At Stand to Reason, Tim Barnett’s short video provides excellent advice for interpreting John 14. Tim explains how if we look at the rest of the New Testament and the early church, we will find that no one actually believed all Christians were supposed to perform miracles. Instead, Tim argues, it makes more sense to interpret Jesus’ words to mean that we, believers in Christ, would do “greater works” than he did in the sense that we will take his message to more people as a whole than he did in his ministry. Considering that Jesus’ ministry was concentrated in a small area, whereas now there are Christians all across the globe, this interpretation would at the very least be an accurate representation of how reality played out. The same cannot be said for the idea that all Christians are meant to be miracle workers.
As such, just because a Christian does not perform miracles does not at all mean that this person has a weaker or less valuable faith . Even so, we may sometimes wish that we could perform miracles. Wouldn’t performing miracles make it a lot easier to convince people of the truth about God? I don’t doubt that many of us have heard something to the effect of “If God would just show himself to me through a miracle, I would believe.”
While this may sound reasonable at first, there are a few additional pieces of information to consider. The first piece of information is that God knows everything. If someone really would believe if God would just try a little harder to reach them, He would probably do it. However, rarely are things that simple. We can’t know all of the details of what would and wouldn’t convince someone if it actually happened, because we are not omniscient. We can’t know what the consequences would be if a miracle actually happened right in front of a nonbeliever’s eyes, so we shouldn’t get frustrated with God when He doesn’t answer every miracle request.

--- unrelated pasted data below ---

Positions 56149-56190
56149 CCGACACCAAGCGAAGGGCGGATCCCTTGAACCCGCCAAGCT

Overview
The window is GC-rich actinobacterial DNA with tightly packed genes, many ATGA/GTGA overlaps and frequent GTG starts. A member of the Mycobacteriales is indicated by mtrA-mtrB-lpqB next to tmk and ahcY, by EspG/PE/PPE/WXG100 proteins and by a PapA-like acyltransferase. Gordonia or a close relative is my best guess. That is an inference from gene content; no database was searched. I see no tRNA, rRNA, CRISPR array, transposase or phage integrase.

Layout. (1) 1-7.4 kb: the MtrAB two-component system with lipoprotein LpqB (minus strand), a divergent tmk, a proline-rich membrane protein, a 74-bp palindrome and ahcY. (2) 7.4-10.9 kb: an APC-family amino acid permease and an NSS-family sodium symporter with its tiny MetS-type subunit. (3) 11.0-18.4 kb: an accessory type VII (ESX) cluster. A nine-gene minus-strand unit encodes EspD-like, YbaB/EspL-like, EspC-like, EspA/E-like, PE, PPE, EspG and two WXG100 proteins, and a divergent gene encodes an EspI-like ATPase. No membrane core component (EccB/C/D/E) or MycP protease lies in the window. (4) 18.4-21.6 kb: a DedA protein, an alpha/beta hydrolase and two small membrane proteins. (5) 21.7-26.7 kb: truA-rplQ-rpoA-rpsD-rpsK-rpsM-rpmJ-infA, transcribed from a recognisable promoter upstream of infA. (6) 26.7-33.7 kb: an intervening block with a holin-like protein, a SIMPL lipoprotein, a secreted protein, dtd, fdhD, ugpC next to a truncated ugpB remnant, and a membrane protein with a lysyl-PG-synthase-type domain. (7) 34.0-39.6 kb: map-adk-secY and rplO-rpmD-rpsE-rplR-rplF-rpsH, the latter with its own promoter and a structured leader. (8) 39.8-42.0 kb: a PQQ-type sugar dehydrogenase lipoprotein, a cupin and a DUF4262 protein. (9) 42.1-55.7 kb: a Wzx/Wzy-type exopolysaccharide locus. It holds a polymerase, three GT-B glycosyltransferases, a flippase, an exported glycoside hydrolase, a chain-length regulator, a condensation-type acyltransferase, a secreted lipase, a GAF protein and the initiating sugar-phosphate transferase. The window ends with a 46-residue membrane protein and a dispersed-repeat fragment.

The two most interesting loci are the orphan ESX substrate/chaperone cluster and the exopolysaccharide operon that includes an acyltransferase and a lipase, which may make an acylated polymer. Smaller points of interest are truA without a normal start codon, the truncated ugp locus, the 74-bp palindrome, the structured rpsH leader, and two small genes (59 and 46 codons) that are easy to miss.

The second piece of information is this: we can in fact demonstrate that while many people say they would believe if they saw a miracle, this is not actually the case. This can be seen clearly in an interchange between Dr. William Lane Craig, a prominent Christian philosopher and debater, and Dr. Keith Parsons, a well-known atheist philosopher. The interchange can be seen here, but to cut through some of the tangential material we’ll focus in on just one aspect of the exchange. The relevant idea could be said like this:
Dr. Parsons: The disciples believed they saw appearances of the risen Jesus, but they hallucinated.
Dr. Parsons (later in the discussion): If God appeared to me personally, I would join church the next Sunday.
Dr. Craig: You wouldn’t think you had just hallucinated?
Dr. Craig’s point is that even though Dr. Parsons claims he would believe if God appeared to him directly, he also rejects the testimony of the disciples’ claims to seeing God directly on the grounds that they were just hallucinating. In other words, Dr. Parsons probably wouldn’t accept a miracle even if God did appear to him directly; he would be inclined to dismiss the appearance as a hallucination, based on his assessment of the disciples’ testimony.
Furthermore, if people make the claim that they would believe if only they had evidence for miracles, we do indeed have evidence to offer them. Point them to the two volume set Miracles by Craig Keener for hundreds and hundreds of pages of well corroborated miracle accounts in contemporary times from all across the globe.
“Because of the Holy Spirit, believers are able to do even greater works in leading people to faith in Christ.“
Do not be discouraged if your inability to perform miracles seems to hinder your ability to persuade others of the gospel message. God has given us the incredible task of carrying the message, but it is the Holy Spirit’s job to save people, not ours.